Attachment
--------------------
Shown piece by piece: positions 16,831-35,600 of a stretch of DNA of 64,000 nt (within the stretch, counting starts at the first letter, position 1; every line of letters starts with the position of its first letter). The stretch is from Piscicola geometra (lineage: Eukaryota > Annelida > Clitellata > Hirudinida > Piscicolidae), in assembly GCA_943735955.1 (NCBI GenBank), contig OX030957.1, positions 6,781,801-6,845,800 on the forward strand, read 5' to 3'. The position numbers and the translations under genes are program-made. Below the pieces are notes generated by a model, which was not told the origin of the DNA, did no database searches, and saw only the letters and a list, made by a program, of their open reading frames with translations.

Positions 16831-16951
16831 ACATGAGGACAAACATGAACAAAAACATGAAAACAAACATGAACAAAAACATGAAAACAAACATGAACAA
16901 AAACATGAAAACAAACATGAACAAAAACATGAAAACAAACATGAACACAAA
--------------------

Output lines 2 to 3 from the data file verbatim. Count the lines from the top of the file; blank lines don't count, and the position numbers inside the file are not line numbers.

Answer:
Positions 16831-16951
16831 ACATGAGGACAAACATGAACAAAAACATGAAAACAAACATGAACAAAAACATGAAAACAAACATGAACAA